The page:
Track 19: The Alchemy of R.E.M.

The Alchemy of R.E.M

Chris Hutchison-Jones


R.E.M. is my favorite band. I’ve had fits, flings, and flirtations with other artists; some are even recurring long-term affairs. But I always come back to R.E.M. Depending on the day, the weather, my mood, and the phases of the moon, my favorite album by my favorite band shifts. But if I had to pick one to be with me on that mythical desert island, it would be New Adventures in Hi-Fi. I’ll sit up straight in my chair and loudly proclaim it as my favorite album by my favorite band.

That R.E.M. is my favorite band is no great statement. They’ve sold millions of albums and influenced any number of bands and artists that have become integral parts of my own musical life. But NAHF somehow tipped the scales for me. It had virtually no hits. It was a mishmash of live recordings and studio tracks. The first single (“E-bow the Letter”) was a broody, half-spoken folk rock dirge with eerie backing vocals by someone I’d never heard of at the time, Patti Smith. Not the typical makings of a favorite album. (more…)

Track 18: What Fades Away

What Fades Away

Katherine Anderson Howell


The baby was 3 months old.

I wasn’t happy.


I spin and spin around the living room. My head feels lopsided, like it does when I’m too tired, or when panic leaves me hollow. The baby is in my arms. The baby laughs. I spin. I bounce the baby. I force a smile, which becomes a slightly more real smile, which becomes a little laugh. “Shake It Out” plays on repeat. Florence Welch and I sing the old platitude,  “It’s always darkest before the dawn.” The baby doesn’t know darkness. He thinks I am sunlight.


Track 17: Compilations


Chris Baker

There’s a scene in Talladega Nights where Ricky Bobby’s father wakes him from hard slumber by way of a bucket of water. The parental rouse-à-la-douse, despite the trope, is almost certainly threatened more often than it is executed. While I found the stunt humorous as a kid, I never thought to question from where a parent’s motivation would originate for this and other sadistic reveille. I often reconsidered the concept during the summer of 2013 as I sat in my oldest child’s bed for hours every night, waiting for her to fall asleep.

Growing up, my parents never threw water on us to wake us up, but my dad had a penchant for bursting into my room in the morning while singing. You could never predict what he might be singing: Christmas songs, folk music, liturgical hymns, 1960s/1970s pop. But regardless of the genre, it never failed to annoy. Perhaps, it’s childish narcissism to require intentionality of the annoyance. My experience as a parent suggests that my parents spent less time thinking about us than I assumed at the time. My dad might have just been doing what comes naturally to us morning people; namely, enjoy ourselves while unintentionally pissing off everyone around us. But early morning retaliation is what I thought about as I sat in bed with my daughter, who was tired but awake. She was too excited or anxious or who-the-hell-knows to go to sleep on her own like she had for the previous four years of her life. So, I sang. (more…)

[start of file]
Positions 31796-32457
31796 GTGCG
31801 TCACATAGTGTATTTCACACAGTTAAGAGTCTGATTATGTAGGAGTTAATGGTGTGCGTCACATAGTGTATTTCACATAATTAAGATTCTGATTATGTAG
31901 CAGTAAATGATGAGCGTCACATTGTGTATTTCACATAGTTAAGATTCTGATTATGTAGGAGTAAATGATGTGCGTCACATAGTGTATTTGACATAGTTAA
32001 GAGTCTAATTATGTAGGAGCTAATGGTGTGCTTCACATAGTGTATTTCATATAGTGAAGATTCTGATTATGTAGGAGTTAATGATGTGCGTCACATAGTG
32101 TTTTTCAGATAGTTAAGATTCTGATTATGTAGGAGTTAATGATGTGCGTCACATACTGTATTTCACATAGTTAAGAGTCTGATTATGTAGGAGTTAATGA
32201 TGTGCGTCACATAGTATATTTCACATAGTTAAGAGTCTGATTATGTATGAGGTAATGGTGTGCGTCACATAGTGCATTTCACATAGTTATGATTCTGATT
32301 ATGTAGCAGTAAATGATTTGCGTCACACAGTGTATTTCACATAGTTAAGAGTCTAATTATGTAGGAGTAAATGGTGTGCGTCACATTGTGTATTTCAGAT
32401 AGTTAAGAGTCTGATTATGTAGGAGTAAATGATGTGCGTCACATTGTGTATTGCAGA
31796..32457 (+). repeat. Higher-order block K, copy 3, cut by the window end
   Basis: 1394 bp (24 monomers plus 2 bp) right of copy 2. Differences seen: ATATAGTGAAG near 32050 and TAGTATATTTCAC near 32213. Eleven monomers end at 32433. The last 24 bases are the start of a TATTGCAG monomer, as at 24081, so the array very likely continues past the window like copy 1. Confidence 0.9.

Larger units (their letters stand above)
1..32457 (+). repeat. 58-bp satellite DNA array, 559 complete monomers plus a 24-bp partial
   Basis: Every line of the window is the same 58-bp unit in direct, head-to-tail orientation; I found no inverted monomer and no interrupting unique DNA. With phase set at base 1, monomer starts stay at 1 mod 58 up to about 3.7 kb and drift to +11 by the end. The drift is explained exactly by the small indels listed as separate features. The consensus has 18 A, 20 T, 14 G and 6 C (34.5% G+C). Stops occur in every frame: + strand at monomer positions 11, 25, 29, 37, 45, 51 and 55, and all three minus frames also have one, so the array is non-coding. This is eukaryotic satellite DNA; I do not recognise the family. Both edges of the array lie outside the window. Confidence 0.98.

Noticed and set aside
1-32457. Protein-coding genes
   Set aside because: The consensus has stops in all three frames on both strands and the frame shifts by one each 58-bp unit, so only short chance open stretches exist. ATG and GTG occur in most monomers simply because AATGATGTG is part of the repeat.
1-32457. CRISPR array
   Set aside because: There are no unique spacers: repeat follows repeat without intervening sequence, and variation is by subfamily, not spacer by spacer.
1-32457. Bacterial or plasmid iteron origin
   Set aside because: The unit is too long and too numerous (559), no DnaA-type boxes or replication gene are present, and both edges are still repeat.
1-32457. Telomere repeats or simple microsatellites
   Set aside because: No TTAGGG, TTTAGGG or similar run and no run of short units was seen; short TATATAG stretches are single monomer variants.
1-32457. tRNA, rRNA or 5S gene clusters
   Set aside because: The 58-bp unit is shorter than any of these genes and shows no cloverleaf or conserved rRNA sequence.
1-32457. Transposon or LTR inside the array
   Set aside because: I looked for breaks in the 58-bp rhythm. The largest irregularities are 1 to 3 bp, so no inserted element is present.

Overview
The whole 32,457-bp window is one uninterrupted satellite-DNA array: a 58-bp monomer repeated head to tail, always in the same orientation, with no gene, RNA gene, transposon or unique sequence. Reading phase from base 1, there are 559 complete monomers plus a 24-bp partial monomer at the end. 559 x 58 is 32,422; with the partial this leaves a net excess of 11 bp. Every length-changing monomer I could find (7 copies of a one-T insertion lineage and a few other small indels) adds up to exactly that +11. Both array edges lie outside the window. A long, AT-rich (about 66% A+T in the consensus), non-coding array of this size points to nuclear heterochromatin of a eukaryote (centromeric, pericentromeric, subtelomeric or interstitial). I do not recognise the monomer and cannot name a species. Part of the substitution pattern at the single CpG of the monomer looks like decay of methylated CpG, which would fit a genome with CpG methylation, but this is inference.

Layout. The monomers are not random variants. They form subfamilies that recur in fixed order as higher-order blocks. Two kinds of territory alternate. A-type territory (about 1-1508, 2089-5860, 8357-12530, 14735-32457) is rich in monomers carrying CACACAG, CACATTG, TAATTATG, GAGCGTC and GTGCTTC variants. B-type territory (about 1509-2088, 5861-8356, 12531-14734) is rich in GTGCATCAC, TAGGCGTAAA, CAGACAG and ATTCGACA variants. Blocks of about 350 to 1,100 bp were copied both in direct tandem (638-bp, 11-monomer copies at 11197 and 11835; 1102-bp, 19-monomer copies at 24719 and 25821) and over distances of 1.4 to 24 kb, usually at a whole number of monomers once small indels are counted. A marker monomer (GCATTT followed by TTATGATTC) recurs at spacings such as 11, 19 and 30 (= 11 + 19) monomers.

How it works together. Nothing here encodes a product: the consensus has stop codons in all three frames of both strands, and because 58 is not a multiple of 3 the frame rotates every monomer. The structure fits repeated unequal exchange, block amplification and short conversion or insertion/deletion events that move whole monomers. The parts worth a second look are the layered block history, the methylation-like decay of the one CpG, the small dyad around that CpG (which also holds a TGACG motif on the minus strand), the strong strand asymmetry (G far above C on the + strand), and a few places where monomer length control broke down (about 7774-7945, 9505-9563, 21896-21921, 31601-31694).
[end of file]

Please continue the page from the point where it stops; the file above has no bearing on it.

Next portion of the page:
Track 16: Brokedown Palace

Brokedown Palace

Katie Sullivan


For the past two months, when my thumb tapped its way to a digital copy of American Beauty, it wavered, and then wandered away. I feared it. I feared the warm, twangy intro of “Box of Rain,” the memory of my father singing it guilelessly out of tune, of realizing it is Father’s Day today and how I don’t want to call him but reluctantly will, of knowing that this album is going to hurt. It hurts before I even start listening.   

But let’s move back. It is 2003. My father and I are driving over 2000 miles from our Illinois suburb to San Diego. I have been accepted to a private liberal arts university that served Orange County’s academically undistinguished nouveau riche. In our cramped Honda Civic, my father has brought along  about 100 painstakingly “burned” CDs in individual jewel cases, each with an ink jet printed label in the same nondescript Times New Roman font. There was Joni Mitchell’s Blue in there, and Pink Floyd’s Wish You Were Here. But the one we listened to nonstop, through the blank spaces of the I-80 corridor, was American Beauty by the Grateful Dead. (more…)

Track 15: Welcome to the Working Week

Welcome to the Working Week

David Gooblar


It was 2000 and I was twenty years old and I was in love with Pete Tunney.

OK, maybe “in love” is too strong, but not by much. In that indelible summer, when I interned at Knitting Factory Records and discovered the island of Manhattan, Pete was the sun: the main source of light and heat. He was the star around which I orbited. When I was with him, I was preternaturally attuned to his every utterance and expressed preference; I silently and invisibly took mental notes on how I might behave to gain his acceptance. I’m sure the other interns did the same—there was an unspoken but palpable competition among us for his approval—but I knew that he loved me best. I wanted nothing more than to enter the palace of pop-musical wisdom, and I knew, I just knew, that Pete was the one to take me there. (more…)